Dialogue—back and forth

One thing I see often in the entries I judge in contests is long passages of dialogue.

And why not? Jane Austen got away with it. Historical romance writers—even the current best-selling ones—have long paragraphs of one person talking.

Granted, historical novels have a completely different atmosphere that’s more conducive to long stints of dialogue, but let’s face it, folks—do YOUR friends like to hear you talk for that long without stopping?

Believable dialogue in contemporary fiction, especially, needs shorter passages and more back-and-forth between characters. One person says a sentence or two, the other person responds to what they said.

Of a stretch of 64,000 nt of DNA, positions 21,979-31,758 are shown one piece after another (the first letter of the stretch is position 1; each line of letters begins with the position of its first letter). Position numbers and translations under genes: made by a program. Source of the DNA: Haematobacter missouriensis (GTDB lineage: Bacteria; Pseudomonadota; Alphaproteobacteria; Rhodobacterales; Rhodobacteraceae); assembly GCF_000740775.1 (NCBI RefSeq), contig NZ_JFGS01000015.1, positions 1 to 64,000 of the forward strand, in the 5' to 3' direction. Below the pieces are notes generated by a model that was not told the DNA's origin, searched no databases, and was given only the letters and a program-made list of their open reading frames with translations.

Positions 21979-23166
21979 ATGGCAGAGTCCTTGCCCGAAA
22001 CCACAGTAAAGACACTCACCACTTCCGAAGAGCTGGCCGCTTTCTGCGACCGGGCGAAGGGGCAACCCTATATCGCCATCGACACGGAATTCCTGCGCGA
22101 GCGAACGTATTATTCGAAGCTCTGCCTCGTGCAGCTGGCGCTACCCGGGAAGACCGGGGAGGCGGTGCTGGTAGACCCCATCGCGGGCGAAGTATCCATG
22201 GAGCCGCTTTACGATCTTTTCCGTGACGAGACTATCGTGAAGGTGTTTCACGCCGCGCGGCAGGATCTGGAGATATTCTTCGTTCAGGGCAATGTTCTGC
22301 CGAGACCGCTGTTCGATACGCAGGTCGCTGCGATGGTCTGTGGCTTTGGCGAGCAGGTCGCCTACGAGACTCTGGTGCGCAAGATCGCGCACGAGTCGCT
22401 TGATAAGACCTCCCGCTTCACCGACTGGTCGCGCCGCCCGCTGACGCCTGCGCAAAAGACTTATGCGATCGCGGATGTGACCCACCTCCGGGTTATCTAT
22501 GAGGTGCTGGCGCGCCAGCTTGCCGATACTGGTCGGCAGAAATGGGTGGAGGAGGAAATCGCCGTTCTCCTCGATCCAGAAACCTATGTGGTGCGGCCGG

Historical fiction can have slightly longer passages, but big ole’ long honkin’ paragraphs might lose your reader’s attention.

Shorter passages of dialogue also serve to pick up the reading pace. Long passages of dialogue can become ponderous to the reader and stall the story flow.

Here’s an exercise that takes this to the extreme, but can help you to break up any long passages of dialogue in your manuscript:

Take a scene of dialogue, any scene. Rewrite it so that each time a person speaks, they can only use A MAXIMUM OF FIVE WORDS. Then the other character has to respond before the first speaker can continue talking.

It’s fun, but it’s also a good way to show how shorter dialogue can make the reading pace a lot snappier and the story flow faster.